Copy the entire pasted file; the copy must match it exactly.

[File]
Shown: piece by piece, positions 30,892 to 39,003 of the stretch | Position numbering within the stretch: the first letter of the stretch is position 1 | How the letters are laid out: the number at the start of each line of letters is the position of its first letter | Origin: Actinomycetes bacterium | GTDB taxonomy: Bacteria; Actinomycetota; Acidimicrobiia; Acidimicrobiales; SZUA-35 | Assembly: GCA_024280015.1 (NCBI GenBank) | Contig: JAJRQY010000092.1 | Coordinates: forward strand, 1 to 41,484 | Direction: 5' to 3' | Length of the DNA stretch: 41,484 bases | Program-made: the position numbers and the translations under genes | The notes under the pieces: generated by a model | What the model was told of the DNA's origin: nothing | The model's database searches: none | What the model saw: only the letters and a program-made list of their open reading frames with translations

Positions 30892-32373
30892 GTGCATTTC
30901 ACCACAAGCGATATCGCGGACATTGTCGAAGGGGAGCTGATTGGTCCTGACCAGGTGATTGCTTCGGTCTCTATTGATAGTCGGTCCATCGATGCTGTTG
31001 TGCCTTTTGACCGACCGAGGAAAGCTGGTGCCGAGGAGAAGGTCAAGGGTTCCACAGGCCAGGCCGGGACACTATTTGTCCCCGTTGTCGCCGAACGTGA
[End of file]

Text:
Shown: piece by piece, positions 30,892 to 39,003 of the stretch | Position numbering within the stretch: the first letter of the stretch is position 1 | How the letters are laid out: the number at the start of each line of letters is the position of its first letter | Origin: Actinomycetes bacterium | GTDB taxonomy: Bacteria; Actinomycetota; Acidimicrobiia; Acidimicrobiales; SZUA-35 | Assembly: GCA_024280015.1 (NCBI GenBank) | Contig: JAJRQY010000092.1 | Coordinates: forward strand, 1 to 41,484 | Direction: 5' to 3' | Length of the DNA stretch: 41,484 bases | Program-made: the position numbers and the translations under genes | The notes under the pieces: generated by a model | What the model was told of the DNA's origin: nothing | The model's database searches: none | What the model saw: only the letters and a program-made list of their open reading frames with translations

Positions 30892-32373
30892 GTGCATTTC
30901 ACCACAAGCGATATCGCGGACATTGTCGAAGGGGAGCTGATTGGTCCTGACCAGGTGATTGCTTCGGTCTCTATTGATAGTCGGTCCATCGATGCTGTTG
31001 TGCCTTTTGACCGACCGAGGAAAGCTGGTGCCGAGGAGAAGGTCAAGGGTTCCACAGGCCAGGCCGGGACACTATTTGTCCCCGTTGTCGCCGAACGTGA